Another member at the table was Moni Brosh, VP of Channel 20, which identifies as right-wing. He claimed a group of leftists grouped together to shame their channel and neutralize its legitimacy. Other than shaming on other websites, they were also replying to posts on their Facebook page, against the channel and its ideology. He reported that the he was fighting it by hiring employees to be in charge of monitoring the comments, and deleting each one which was slandering the channel.
Heli Fridman, the CEO of the WLP, Women’s Leadership Parliament in Israel, was also there to share her thoughts. She’s working for unity; she teaches a class with 35 women — Arab, Orthodox, Religious, Bedouin, Secular and others, bringing together the entire spectrum and empowering the women. She thinks that the problem with shaming is the lack of punishment and laws against it, so she came up with a way to prevent it. She’s selecting pupils to become their school’s Ambassadors against shaming, preventing other kids from doing so, and lecturing about it.
Last but certainly not least, Gal Kalkshtein had some interesting points to share. “If we ask a kid or a teenager if they are allowed to beat someone, most of them will say ‘No!’ and that’s because they were taught this way, but if we ask them if it’s okay to mock someone on Facebook, the answer we’d get wouldn’t be so unambiguous because they weren’t taught not to.
The education system is still not taking any steps to teach this subject technologically and this is the time to start teaching it. The situation will only get worse as technology evolves, and if we won’t evolve as a society, the enforcement be able to keep up. Today there is no ruling at all regarding this issue, or very little, but too little can’t help. We see that one-way people are dealing with shaming is with shaming the one who started shaming, and that’s the just like beating someone who beats others, or fighting fire with fire. The solution must come from educating the parents, who can then educate their children.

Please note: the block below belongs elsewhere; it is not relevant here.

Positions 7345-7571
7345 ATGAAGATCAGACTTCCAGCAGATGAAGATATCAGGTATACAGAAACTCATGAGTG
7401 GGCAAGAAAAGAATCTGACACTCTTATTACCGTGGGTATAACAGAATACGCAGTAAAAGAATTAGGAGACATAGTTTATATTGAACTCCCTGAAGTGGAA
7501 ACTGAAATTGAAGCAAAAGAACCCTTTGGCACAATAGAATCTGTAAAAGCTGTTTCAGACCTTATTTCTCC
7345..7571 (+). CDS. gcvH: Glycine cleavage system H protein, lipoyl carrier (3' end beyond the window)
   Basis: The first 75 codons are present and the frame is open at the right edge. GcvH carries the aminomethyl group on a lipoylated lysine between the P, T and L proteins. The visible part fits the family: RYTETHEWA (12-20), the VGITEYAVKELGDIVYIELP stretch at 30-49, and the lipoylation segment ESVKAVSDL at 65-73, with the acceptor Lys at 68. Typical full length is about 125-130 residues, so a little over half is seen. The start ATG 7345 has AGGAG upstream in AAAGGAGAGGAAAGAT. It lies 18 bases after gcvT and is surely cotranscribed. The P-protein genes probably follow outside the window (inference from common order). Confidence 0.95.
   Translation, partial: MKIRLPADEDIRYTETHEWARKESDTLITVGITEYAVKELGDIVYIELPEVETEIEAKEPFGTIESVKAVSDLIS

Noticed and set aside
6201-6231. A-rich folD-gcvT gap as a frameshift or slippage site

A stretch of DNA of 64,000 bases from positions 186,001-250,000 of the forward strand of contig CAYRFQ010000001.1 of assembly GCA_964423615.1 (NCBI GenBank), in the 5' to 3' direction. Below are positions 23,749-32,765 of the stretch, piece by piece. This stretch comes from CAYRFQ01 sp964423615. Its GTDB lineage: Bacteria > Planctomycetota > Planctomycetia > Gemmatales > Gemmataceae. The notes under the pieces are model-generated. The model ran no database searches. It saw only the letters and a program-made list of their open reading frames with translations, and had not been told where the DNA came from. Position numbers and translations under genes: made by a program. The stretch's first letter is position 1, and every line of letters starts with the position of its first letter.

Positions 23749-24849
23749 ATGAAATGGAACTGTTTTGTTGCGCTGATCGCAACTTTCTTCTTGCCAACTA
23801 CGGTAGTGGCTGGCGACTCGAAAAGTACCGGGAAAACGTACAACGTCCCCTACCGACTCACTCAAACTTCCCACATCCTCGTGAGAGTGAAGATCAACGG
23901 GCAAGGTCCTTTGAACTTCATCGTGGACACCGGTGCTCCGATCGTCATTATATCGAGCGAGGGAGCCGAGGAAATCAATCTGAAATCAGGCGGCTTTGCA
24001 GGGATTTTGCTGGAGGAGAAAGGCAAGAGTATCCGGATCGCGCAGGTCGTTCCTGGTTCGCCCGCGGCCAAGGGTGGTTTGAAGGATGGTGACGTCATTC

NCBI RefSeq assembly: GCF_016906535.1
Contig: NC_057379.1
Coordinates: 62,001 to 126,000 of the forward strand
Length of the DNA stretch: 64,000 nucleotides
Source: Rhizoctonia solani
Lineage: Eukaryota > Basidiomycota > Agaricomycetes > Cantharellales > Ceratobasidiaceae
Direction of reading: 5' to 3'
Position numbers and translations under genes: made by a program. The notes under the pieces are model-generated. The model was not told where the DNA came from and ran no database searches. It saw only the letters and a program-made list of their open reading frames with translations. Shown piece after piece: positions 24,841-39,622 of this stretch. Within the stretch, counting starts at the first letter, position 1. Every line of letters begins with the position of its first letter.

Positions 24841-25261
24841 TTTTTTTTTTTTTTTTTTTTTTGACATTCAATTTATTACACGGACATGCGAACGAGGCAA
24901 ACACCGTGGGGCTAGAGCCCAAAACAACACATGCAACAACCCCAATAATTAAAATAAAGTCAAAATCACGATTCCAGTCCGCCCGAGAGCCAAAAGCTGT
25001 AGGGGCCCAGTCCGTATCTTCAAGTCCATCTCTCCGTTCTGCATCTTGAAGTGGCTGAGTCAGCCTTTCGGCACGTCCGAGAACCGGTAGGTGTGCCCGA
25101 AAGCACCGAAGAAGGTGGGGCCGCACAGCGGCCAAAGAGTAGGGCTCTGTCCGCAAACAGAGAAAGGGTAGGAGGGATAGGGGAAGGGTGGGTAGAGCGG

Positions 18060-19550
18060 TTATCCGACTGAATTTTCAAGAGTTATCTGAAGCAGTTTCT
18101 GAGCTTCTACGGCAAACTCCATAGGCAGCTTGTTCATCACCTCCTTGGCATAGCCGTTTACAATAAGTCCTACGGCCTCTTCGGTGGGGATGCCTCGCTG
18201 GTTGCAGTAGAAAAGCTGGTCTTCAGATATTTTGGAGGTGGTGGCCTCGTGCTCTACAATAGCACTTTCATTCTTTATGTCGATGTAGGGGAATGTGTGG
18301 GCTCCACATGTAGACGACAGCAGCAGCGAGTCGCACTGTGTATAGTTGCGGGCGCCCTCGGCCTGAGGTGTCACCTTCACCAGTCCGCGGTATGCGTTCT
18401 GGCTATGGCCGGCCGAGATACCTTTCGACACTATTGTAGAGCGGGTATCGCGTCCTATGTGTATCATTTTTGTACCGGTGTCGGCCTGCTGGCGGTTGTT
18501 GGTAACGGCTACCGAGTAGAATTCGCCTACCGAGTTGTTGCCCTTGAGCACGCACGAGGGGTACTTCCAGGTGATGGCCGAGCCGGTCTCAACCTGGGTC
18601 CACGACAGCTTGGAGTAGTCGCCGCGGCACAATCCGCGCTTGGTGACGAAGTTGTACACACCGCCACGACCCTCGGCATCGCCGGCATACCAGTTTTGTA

It’s clear to us all that technology is changing and evolving and we won’t be able to enforce this subject entirely, but we must make steps on a personal level of denouncing to put a stop to shaming however we can. We need to start educating families, parents, brothers, our children and grandchildren, about shaming, and we need to help change the education system and the laws around shaming.”
He also mentioned Bosco app, a venture of sFBI that was created to solve this very issue. Bosco is an app for parents to monitor their kid’s social activity and prevent cyber-bullying. It uses voice analysis to check if your child is upset, alerts when a lot of people unfriend the kid at the same time, and analyzes messages and texts (without showing the actual text) to see if the kid is being bullied or talked to aggressively. That’s the technological way to fight shaming.
After each table summarized its outcomes, we realized that this event really helped the unity. There was a hall with 12 round tables, dozens of people, all talking at the same time, but acting politely, respectfully, and not yelling over one another (as you may witness in the Knesset, like MK Mickey Levy said). This event was a success and we hope important connections were made in the process, to solve the problem of shaming in social networks and making the environment for kids and teenagers in the internet safer.
Posted originally on Medium by Chen Feller